Energy giants Shell have all joined a team of strategic investors, including Nippon Airways, Suncor Energy, Mitsui and British Airways, which fund the company Lanzaget.
A spin-off from LanzaTech, one of the last surviving Climate Tech startups from the first Cleantech boom, which is still held privately, LanzaJet is taking a phased investment approach with its corporate backers to help them with additional production Are able to invest additional capital as the company scales for mass production. Facilities.
Lanzasset’s valuation after the initial investment terms, or commitment, was not disclosed.
Lanzaget claims that it can help the aviation industry reach net-zero emissions, something that will go a long way toward helping the world meet the emission reduction targets set in the Paris Agreement.
“Lanzaget’s technology opens a new and exciting path to produce SAFs using an ATJ process and will help address the aviation sector’s urgent need for SAFs. It shows that the industry can grow rapidly and deliver more while we work together, ”Anna Mascolo, president, Shell Aviation, said in a statement. “Provided that industry, government and society collaborate on appropriate policy mechanisms and regulations to drive both supply and demand, aviation can achieve net-zero carbon emissions. The strategic fit with LanzaJet is exciting. “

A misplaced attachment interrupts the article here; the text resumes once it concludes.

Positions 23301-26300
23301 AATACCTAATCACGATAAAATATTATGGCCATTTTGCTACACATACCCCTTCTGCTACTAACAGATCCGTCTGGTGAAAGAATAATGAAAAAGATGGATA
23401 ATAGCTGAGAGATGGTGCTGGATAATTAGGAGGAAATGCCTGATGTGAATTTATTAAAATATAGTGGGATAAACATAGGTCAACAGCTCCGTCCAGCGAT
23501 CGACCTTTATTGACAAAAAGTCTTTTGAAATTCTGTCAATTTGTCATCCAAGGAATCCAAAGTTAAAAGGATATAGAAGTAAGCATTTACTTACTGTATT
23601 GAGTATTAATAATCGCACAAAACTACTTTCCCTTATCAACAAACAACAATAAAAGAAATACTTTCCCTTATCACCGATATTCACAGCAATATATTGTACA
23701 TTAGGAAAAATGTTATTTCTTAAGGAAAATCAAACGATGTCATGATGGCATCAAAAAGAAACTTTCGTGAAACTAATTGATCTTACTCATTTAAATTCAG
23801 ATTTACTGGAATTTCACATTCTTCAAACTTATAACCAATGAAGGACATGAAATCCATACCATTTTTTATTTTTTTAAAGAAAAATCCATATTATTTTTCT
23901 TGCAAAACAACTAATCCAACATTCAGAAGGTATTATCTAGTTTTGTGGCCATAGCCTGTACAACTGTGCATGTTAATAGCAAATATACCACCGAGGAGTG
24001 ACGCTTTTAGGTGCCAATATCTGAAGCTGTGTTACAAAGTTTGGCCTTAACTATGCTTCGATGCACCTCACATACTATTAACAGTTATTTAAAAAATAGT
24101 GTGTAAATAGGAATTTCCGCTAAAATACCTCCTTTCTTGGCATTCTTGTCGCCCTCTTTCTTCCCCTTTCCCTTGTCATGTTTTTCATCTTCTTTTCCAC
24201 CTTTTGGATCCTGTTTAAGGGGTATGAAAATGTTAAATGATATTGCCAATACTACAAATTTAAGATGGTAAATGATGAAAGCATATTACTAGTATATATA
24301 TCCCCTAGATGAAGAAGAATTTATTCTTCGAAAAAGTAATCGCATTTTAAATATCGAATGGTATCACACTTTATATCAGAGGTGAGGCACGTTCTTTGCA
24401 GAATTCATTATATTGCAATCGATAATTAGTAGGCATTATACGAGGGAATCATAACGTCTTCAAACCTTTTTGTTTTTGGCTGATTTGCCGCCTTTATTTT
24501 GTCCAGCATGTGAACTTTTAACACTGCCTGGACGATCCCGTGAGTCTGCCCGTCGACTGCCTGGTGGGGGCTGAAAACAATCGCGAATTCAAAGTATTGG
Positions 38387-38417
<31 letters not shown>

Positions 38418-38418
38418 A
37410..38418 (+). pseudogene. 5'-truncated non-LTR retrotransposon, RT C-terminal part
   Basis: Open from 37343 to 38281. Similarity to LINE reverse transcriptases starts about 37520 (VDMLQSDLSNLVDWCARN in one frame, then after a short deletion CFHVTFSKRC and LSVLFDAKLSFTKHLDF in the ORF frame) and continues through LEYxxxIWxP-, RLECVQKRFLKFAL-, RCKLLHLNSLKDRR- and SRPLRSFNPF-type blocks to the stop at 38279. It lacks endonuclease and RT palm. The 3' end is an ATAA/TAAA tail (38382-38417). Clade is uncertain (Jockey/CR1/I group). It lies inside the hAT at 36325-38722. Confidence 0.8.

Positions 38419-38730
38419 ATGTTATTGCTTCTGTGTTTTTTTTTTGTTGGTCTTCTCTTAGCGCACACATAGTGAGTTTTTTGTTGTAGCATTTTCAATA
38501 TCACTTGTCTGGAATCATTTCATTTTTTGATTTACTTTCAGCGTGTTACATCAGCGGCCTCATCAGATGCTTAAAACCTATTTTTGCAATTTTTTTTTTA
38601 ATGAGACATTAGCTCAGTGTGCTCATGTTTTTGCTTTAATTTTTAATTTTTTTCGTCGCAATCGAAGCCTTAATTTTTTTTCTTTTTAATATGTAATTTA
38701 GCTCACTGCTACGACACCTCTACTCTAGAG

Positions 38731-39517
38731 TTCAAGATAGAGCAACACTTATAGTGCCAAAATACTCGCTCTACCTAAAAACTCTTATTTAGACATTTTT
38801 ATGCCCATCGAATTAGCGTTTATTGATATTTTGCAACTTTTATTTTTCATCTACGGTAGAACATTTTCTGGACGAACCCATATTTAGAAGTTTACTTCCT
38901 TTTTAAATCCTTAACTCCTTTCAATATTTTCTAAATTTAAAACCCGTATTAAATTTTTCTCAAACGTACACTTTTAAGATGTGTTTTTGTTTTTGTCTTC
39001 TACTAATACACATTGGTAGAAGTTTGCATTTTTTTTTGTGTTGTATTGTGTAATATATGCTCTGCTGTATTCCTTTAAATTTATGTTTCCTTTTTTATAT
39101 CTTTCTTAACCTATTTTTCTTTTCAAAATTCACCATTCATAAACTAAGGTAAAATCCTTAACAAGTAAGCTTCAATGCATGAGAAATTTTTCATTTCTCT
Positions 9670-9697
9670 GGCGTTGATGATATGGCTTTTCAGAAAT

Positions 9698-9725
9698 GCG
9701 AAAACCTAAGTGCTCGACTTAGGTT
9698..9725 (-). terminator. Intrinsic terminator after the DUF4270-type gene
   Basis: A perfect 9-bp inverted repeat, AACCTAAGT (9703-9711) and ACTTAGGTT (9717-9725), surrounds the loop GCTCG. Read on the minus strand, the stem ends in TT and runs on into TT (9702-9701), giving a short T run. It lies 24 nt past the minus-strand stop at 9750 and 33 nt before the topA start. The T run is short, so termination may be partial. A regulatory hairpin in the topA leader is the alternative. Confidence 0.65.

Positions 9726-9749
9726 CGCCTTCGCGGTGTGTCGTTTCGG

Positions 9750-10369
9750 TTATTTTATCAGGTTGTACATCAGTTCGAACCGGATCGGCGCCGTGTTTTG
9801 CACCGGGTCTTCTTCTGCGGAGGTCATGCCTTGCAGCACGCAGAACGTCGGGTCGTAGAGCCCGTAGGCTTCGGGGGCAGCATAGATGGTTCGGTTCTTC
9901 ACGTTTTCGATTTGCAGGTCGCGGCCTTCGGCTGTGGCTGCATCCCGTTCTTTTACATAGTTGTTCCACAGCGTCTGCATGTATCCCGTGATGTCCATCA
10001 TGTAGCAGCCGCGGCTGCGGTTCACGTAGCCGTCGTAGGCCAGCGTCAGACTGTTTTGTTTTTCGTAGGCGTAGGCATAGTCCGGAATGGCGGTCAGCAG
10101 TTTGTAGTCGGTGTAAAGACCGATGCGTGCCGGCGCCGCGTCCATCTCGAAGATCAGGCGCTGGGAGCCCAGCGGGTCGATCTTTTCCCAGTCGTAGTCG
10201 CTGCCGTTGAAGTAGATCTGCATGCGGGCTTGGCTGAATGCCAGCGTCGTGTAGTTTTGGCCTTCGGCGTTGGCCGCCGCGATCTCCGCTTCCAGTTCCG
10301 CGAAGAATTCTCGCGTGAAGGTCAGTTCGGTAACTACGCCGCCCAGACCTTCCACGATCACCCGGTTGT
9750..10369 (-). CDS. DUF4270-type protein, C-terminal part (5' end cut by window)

LanzaJet is currently building an alcohol-to-jet fuel facility in Soperton, Ga. Upon completion it will be the first commercial scale plant for sustainable synthetic jet fuel with a capacity of 10 million gallons per year.
The fuel is made using ethanol inputs – something that Shell is very familiar with. It is also something that a vast supply of oil is ready for. Through the Raijan joint venture in Brazil, Shell has been producing bio-ethanol for over ten years.
The company expects its permanent fuels to be mixed with conventional fossil jet fuels in a low-carbon intensity manner. A total of 90% of the company’s production will be aviation fuel, while the remaining 10% will be renewable diesel.
LanzaJet’s SAF is approved to blend up to 50% with fossil jet fuel, the maximum allowed by ASTM, and is a drop-in fuel that requires no modifications to the engine, aircraft and infrastructure. Additionally, Lanzaget’s SAF cuts greenhouse gas emissions by more than 70% based on a lifecycle, compared to conventional fossil jet fuels. The versatility of ethanol, and the focus on low-carbon, waste-based and non-food / non-feed sources, as well as the global availability of ethanol, make LanzaJet’s technology a relevant and sustainable solution for SAF.